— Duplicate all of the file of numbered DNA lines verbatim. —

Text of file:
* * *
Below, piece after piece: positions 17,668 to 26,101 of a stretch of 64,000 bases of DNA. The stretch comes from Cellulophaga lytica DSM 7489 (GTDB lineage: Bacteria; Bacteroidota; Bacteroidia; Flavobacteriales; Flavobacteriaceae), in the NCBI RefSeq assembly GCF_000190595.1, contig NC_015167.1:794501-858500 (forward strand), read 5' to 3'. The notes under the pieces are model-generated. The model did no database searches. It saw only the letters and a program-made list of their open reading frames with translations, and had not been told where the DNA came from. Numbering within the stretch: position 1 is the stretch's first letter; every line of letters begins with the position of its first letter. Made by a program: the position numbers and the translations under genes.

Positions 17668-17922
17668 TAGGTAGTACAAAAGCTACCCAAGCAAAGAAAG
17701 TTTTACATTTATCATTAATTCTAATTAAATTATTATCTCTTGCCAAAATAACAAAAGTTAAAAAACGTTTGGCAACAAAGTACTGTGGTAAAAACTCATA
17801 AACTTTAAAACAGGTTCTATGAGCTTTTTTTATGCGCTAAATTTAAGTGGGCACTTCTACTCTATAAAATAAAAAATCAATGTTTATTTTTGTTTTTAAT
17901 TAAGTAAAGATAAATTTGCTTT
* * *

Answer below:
Below, piece after piece: positions 17,668 to 26,101 of a stretch of 64,000 bases of DNA. The stretch comes from Cellulophaga lytica DSM 7489 (GTDB lineage: Bacteria; Bacteroidota; Bacteroidia; Flavobacteriales; Flavobacteriaceae), in the NCBI RefSeq assembly GCF_000190595.1, contig NC_015167.1:794501-858500 (forward strand), read 5' to 3'. The notes under the pieces are model-generated. The model did no database searches. It saw only the letters and a program-made list of their open reading frames with translations, and had not been told where the DNA came from. Numbering within the stretch: position 1 is the stretch's first letter; every line of letters begins with the position of its first letter. Made by a program: the position numbers and the translations under genes.

Positions 17668-17922
17668 TAGGTAGTACAAAAGCTACCCAAGCAAAGAAAG
17701 TTTTACATTTATCATTAATTCTAATTAAATTATTATCTCTTGCCAAAATAACAAAAGTTAAAAAACGTTTGGCAACAAAGTACTGTGGTAAAAACTCATA
17801 AACTTTAAAACAGGTTCTATGAGCTTTTTTTATGCGCTAAATTTAAGTGGGCACTTCTACTCTATAAAATAAAAAATCAATGTTTATTTTTGTTTTTAAT
17901 TAAGTAAAGATAAATTTGCTTT